On the Day of Atonement it is forbidden to eat, drink, bathe, put on any sort of oil, put on a sandal, or engage in sexual relations.The Torah portion is not as explicit as the Midrash in its list of prohibitions:
In the seventh month, on the tenth day of the month, you shall practice self-denial; and you shall do no manner of work, neither the citizen nor the alien who resides among you. For on this day atonement shall be made for you to cleanse you of all your sins; you shall be clean before the Lord. It shall be a sabbath of complete rest for you, and you shall practice self-denial; it is a law for all time.(Other relevant verses)
Since the midrash prohibitions are so extensive, the Rabbi asks, in what other situation is eating, drinking, bathing, anointing, and wearing leather on the feet prohibited? Answer: The frequently persecuted Jewish communities of medieval Europe used the threat of a limited form of excommunication, called niddui, to keep their members in line. The niddui was announced by the blowing of the shofar, after which the community members weren’t supposed to come within ~6’ of the offender or eat with him, and the offender was not supposed to cut his hair, wear shoes, etc. So on Yom Kippur, we are essentially placing ourselves in niddui for the day due to our sins over the year, and that’s why we blow the shofar, don’t eat, don’t bathe, and don’t wear leather shoes.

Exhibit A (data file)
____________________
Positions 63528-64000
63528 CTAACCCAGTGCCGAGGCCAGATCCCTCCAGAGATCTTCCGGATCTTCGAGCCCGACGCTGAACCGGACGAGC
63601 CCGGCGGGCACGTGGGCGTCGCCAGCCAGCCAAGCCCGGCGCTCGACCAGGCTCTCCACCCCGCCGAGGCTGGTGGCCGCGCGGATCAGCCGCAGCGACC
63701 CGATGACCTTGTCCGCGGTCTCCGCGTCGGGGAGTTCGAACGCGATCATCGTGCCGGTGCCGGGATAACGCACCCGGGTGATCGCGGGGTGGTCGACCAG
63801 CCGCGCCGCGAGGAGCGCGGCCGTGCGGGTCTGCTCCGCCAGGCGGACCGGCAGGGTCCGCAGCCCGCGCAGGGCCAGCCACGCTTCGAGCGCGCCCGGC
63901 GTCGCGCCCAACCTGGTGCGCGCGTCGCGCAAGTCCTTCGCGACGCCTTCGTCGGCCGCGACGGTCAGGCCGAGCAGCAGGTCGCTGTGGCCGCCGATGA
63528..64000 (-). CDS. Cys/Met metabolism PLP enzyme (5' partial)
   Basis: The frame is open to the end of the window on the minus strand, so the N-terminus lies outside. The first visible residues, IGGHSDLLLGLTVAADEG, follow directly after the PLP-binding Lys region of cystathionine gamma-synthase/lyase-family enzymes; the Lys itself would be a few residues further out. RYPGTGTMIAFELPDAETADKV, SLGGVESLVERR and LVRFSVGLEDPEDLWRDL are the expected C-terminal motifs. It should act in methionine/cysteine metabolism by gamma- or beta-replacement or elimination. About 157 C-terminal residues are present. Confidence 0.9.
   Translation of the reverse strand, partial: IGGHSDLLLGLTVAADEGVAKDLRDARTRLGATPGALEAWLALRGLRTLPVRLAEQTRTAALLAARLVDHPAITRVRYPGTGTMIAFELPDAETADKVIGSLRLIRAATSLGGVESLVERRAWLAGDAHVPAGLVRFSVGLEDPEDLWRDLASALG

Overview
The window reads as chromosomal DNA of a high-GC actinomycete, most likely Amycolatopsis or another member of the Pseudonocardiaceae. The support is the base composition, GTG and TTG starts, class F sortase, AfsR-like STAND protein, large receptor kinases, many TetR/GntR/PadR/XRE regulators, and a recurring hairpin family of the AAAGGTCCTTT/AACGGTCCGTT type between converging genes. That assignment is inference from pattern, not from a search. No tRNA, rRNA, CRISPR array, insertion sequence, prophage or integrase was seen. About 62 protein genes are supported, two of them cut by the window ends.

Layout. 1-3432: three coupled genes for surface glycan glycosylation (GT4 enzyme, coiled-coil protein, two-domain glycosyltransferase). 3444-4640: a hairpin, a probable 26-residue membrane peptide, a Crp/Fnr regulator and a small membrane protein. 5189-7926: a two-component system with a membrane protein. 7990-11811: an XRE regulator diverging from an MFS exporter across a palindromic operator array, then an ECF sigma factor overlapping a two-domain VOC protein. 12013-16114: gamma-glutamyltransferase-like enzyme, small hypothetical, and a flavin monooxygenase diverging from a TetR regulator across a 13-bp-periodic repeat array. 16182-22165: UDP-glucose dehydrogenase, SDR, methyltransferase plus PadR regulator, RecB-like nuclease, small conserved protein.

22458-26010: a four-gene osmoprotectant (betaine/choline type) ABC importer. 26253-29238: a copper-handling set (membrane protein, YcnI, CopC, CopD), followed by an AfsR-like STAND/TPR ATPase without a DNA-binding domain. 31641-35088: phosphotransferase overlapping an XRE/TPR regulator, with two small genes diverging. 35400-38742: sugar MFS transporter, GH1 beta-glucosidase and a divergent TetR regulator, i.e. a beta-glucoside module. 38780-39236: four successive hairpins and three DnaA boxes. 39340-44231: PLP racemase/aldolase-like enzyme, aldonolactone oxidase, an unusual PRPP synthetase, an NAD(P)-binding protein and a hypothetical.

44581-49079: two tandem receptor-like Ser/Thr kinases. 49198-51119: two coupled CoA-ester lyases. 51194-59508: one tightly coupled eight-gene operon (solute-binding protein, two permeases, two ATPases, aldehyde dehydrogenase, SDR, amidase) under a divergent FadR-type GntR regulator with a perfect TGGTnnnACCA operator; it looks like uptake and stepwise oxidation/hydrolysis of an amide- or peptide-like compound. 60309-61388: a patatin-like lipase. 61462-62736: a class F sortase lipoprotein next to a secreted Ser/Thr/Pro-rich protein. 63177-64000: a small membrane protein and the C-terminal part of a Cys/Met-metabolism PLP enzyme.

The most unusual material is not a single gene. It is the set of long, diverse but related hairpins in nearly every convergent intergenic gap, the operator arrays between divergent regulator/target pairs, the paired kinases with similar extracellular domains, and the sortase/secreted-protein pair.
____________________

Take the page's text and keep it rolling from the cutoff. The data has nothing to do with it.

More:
As a business student the concept of niddui is interesting also for its implications in emerging markets. For class we read this article “Private Order under Dysfunctional Public Order” from the Michigan Law Review (Recommended read. Most of the article is available online.), in which the authors demonstrate how in emerging markets that do not have strong institutions to support small businesses, such as a functioning court of law or credit bureaus, entrepreneurs still manage to flourish by creating extra-legal systems of their own. For example, in the ethnic Chinese community in Vietnam if one business cheated another business then the entire community would boycott the cheater. By looking at these communities which have created niddui of their own, we can perhaps better understand the context in which the concept evolved in the Jewish tradition, and what life may have been like in a Jewish village in medieval Europe.